A bit dimly lit, but comfortable. Friendly staff. Impressive selection of beers – around a dozen on tap, all various national craft beers, and also a list of 50+ international beers in bottle or can. I ordered up an excellent Kellan Irish Red on tap, and…


…an order of their hot wings, described as a Latin American version with a lime juice and soy marinade, then fried, and then coated in a rocoto chili sauce. Absolutely delicious. Just barely brushed with a hint of the rocoto chili sauce, but flavorful on their own, and a request for a ramekin of the sauce was immediately honored, with the traditional porteño warning of “it’s super picante, be very careful”. Between the wings and saving it for the fries on the next dish, I used the whole ramekin. (120 pesos)


A dozen different burgers on offer, from classic to some creative versions, like a Thai green chili burger. I decided to go with the house burger, the “dBox”, a 150 gm (6-7 oz) patty, cooked just a trifle past medium, topped with crisp bacon, red onion, roasted plum tomatoes, american cheese, and a runny-yolk egg. Great housemade burger roll, which held up all the way through. Delicious all around. The fries, unfortunately, were a bit under-cooked, still having a bit of crunch in the center – probably just single fried rather than double. (150 pesos)

Overall, nice place, comfortable, great hot wings, great beer selection, quite good burger, they need to work on the fries. Recommended.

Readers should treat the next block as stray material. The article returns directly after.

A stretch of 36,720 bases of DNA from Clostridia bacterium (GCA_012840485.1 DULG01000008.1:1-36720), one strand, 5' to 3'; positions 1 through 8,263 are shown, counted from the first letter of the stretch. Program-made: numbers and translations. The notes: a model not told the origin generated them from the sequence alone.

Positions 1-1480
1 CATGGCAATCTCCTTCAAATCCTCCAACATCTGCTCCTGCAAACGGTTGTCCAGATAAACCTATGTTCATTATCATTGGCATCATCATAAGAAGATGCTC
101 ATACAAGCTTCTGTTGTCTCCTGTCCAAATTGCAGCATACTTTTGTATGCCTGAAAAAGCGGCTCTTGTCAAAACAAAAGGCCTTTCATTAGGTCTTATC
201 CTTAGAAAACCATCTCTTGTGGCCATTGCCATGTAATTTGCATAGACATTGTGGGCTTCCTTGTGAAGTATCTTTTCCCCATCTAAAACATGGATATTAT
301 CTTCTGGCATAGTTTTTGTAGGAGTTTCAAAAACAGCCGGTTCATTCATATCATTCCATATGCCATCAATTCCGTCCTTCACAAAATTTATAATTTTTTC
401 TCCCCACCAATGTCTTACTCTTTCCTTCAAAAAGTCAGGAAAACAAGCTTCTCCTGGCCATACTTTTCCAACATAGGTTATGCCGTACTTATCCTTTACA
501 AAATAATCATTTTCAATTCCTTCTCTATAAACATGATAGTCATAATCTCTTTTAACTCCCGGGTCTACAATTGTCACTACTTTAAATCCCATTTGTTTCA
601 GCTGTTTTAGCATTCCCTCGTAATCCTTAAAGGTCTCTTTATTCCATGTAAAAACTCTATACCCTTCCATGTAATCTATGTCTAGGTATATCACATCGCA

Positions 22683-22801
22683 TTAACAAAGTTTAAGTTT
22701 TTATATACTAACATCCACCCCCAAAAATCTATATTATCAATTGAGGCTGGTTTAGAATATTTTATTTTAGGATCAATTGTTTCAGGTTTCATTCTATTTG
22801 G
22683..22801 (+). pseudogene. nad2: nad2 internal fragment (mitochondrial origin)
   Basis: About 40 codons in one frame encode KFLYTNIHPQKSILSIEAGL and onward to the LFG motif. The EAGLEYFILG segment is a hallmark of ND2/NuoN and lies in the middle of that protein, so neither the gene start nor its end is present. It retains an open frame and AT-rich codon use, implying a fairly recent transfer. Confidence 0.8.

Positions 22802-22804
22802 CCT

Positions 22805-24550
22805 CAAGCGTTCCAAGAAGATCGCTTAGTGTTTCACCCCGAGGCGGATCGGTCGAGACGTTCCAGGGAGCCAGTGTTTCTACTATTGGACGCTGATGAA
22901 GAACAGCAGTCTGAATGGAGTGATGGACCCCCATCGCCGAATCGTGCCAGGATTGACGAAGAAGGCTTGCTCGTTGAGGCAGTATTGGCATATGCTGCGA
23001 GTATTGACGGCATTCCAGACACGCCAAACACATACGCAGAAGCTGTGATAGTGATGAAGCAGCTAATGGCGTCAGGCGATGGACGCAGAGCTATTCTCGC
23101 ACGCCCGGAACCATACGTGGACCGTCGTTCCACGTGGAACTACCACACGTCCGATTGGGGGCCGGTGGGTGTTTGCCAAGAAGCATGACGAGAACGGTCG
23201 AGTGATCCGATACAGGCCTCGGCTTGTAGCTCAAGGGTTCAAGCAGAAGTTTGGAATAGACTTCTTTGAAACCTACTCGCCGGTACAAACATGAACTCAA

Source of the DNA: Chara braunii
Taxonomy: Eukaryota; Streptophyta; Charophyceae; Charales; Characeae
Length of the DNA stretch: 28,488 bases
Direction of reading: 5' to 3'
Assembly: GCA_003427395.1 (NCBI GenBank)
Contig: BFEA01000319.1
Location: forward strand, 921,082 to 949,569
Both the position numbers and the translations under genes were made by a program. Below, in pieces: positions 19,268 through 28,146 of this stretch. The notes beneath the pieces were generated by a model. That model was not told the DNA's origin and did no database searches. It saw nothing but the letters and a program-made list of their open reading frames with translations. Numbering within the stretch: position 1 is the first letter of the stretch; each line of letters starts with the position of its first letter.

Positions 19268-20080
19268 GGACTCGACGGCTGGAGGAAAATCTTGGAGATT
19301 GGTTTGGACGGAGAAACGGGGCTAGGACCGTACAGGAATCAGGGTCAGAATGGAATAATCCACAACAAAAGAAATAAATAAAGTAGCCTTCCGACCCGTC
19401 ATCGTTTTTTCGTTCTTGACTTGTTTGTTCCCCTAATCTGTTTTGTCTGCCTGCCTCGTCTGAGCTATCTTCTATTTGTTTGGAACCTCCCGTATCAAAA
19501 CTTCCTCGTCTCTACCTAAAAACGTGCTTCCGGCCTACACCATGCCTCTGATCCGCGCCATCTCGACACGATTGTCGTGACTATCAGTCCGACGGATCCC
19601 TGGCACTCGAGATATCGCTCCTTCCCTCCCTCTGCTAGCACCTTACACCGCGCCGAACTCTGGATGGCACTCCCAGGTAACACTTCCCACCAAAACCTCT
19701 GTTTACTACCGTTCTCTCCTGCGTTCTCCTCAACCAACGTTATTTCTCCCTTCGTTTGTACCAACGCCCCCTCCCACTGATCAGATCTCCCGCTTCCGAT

rosso di sera, Av. Pedro Goyena 199 – Moderately elegant looking Italian spot on the corner of Doblas. It might be a touch more elegant if the owner wasn’t stomping around in a frayed sweater and dirt smudged jeans, with clouded countenance, staring out the window. I’m guessing it was the lack of diners, but hey, a holiday weekend, chilly outside. Still, a little warmth would have been nice. On the other hand, the waitstaff were friendly and cheerful, which did much for countering his glares.

The menu is simple, straightforward, Italian food. A short page of antipasti, mostly for sharing, a selection of half a dozen pastas and a risotto, and then a quartet of main courses, covering fish, chicken, beef, and pork. None of the latter really grabbed me, so I decided to make a lunch out of two pasta appetizers.

So, first off, some of the pastas are not made in-house – and the menu specifies which are which – the ones that are made from boxed dried pastas state that they’re Colavita brand. The delicate meat-stuffed plin, a type of agnolotti from Piemonte, which are made in-house, were offered up with a sage butter sauce. A perfect start. It came with a rosemary butter sauce. I didn’t mind at all, but it’s just a mildly surprising change and probably should have been mentioned, as it’s obviously a quite different flavor. (160 pesos)